Tutu, Mandela used hard work, good luck
By Michael Hill
October 8, 2006
In the current alignment of American politics, there would be little doubt from which point on the social compass a statement like this might come: “We will show that scripture and the mainstream of Christian tradition and teaching know nothing of the dichotomies so popular in our day which demand the separation of religion from politics.”
But before jumping to any praise or denunciation, you should know those words were spoken in 1982 by Desmond K. Tutu as he took over leadership of the South African Council of Churches and unapologetically said that he would use that pulpit to speak out against the injustices of the apartheid regime in that country.
They are quoted in Rabble Rouser for Peace, the excellent new biography of Tutu by John Allen, a South African journalist who became a longtime aide to Tutu.
Among its many virtues, this book reminds readers that Tutu is, at his base, a spiritual man, driven to the spotlight that he seemed to love by deep-seated religious beliefs. Such beliefs are, of course, completely admirable when they drive people to take positions you agree with, and irrationally despicable when they do the opposite.
Tutu, who turned 75 yesterday, is not the only hero of the new South Africa getting feted in print this fall. Nelson Mandela gets coffee-table treatment in Mandela: The Authorized Portrait, an uneven but compelling collection of pictures, text, documents and testimonials that is as hard to put down as a bag of nutritious potato chips, if there is such a thing. Tutu wrote one of the book’s introductions. Bill Clinton wrote the other.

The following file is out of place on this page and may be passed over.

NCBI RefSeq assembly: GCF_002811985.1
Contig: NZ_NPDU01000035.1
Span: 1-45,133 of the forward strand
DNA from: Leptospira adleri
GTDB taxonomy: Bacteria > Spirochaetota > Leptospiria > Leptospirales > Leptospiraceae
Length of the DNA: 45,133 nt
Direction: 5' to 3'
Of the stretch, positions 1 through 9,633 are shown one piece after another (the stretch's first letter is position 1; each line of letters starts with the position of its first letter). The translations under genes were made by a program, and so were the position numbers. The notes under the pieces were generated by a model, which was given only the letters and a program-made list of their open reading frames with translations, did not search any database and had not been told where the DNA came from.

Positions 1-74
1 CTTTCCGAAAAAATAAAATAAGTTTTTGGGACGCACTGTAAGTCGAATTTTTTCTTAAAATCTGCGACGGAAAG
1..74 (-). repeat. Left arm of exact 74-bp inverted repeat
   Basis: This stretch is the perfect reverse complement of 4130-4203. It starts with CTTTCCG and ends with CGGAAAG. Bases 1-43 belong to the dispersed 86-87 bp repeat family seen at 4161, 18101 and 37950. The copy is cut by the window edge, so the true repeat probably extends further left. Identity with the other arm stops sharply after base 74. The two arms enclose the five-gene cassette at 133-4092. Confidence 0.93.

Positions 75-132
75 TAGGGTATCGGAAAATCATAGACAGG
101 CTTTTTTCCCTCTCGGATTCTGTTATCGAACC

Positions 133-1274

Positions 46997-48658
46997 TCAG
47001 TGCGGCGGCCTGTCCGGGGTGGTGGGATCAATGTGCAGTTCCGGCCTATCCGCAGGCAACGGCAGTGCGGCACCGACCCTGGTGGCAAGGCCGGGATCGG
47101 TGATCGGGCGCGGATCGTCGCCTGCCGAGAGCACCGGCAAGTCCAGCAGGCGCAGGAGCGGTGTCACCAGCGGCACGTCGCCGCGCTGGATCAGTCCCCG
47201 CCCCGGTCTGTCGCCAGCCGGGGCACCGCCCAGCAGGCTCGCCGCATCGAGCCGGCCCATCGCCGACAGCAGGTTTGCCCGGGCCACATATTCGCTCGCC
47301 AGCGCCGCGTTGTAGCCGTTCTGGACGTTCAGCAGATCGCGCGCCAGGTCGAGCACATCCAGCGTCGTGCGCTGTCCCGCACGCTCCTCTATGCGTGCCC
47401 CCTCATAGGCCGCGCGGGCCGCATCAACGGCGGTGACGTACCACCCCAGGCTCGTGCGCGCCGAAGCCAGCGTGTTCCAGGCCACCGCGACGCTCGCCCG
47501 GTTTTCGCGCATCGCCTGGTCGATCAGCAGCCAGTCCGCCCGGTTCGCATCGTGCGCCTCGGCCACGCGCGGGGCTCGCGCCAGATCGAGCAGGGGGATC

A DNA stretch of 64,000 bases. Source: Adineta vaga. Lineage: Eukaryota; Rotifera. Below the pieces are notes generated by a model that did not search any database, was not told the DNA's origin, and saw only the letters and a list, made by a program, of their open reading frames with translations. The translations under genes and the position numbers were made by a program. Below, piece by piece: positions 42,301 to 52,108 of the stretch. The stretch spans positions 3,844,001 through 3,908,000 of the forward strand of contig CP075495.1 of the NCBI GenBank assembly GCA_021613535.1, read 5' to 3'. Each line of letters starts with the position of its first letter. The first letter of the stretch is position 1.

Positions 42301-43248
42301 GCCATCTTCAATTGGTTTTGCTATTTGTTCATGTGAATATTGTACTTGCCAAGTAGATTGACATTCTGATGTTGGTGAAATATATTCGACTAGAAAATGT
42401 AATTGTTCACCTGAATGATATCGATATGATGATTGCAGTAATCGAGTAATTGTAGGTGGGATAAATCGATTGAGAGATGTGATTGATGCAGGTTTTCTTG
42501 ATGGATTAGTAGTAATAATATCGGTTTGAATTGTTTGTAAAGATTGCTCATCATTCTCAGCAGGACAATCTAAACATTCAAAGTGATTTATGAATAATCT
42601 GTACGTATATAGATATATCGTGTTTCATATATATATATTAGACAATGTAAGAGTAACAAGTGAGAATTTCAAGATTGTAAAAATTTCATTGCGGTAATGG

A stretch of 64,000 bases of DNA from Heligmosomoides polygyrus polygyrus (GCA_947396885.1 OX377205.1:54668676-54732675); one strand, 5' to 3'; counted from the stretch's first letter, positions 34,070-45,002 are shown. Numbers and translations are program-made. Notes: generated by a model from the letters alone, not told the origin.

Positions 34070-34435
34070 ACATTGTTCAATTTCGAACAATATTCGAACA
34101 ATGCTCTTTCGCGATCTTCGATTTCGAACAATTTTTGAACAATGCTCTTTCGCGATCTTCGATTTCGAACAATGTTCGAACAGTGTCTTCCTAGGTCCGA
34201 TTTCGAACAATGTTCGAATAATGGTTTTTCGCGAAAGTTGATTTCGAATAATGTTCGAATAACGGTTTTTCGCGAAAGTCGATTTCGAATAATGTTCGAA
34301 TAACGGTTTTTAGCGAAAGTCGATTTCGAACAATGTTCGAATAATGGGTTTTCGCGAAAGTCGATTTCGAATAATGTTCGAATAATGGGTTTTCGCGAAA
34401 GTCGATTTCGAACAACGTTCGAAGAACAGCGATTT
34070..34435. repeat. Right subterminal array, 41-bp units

Taken together, these books are a reminder that the miracle that was the relatively peaceful transition of South Africa from apartheid to democracy was not the result of some bolt of lightning. While, as Tutu eloquently states, it might have had divine guidance, it ultimately came about because of a lot of hard work and some exceptionally good luck.
A big part of the latter was that this country produced people like Tutu and Mandela, and that the South African populace responded to their greatness. Both ingredients seem to be in short supply in the current big experiment in democracy-transition, Iraq.
Though clearly designed to put its subject on a pedestal, Mandela succeeds best when it does the opposite. Edited by Mandela colleagues Mac Maharaj and Ahmed Kathrada, with a servicable biographical narrative by Mike Nicol, the book’s power comes when it delivers the person, not the myth.
That comes from seeing its astonishing collection of photographs – many published for the first time – of Mandela as well as many images of South Africa during this time of turmoil and triumph. It comes when it lets you read Mandela’s achingly sensitive letters from prison, many to his wife, Winnie.
And the person also shows up in some of the many stories told by the famous – and not-so-famous -who contribute testimonials. Those that stand out connect the public and private Mandela.
One comes from former President Clinton, who says he asked Mandela how he could emerge from prison without an apparent hint of bitterness. Mandela said that his jailers had taken everything from him except mind and heart. “And I decided not to give them away.” Years later, as Clinton faced an impeachment vote by Congress, Thabo Mbeki, who would be South Africa’s next president, was paying a visit to Washington. Mandela said he should deliver a message to Clinton. Mbeki said he didn’t know what it meant but told the U.S. president, “He said I should tell you ‘not to give them away.’ ”
As Clinton writes, “Mandela will never know how much he helped me get through that period.”
On an even more personal note is the contribution from the British filmmaker Richard Attenborough, who made Gandhi and, with Mandela’s permission from jail, Cry Freedom, about the doomed black activist Steve Biko and his white lawyer.